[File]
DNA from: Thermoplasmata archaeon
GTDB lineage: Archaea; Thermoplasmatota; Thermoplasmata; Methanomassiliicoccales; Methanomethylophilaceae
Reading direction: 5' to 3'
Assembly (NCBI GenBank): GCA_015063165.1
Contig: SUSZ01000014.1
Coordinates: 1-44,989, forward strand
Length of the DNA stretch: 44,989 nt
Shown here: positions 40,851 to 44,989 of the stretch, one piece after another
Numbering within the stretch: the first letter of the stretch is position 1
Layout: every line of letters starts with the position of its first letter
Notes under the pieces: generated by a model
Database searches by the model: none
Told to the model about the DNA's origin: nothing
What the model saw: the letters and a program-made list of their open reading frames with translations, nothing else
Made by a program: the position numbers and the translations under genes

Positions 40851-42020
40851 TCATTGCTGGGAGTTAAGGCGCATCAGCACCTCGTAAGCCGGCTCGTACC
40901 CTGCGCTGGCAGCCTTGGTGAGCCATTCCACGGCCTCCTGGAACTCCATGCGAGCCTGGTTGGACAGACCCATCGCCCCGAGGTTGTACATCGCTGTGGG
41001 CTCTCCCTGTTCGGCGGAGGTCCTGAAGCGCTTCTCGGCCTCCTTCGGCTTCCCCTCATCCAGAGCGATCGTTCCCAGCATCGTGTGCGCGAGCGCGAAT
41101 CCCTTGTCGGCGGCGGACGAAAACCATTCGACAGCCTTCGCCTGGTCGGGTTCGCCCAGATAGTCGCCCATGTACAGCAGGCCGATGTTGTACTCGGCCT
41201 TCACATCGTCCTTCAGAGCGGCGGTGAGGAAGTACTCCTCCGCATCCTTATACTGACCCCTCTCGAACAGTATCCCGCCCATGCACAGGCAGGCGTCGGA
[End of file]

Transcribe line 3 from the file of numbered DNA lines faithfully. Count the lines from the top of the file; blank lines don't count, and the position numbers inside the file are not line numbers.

Reading direction: 5' to 3'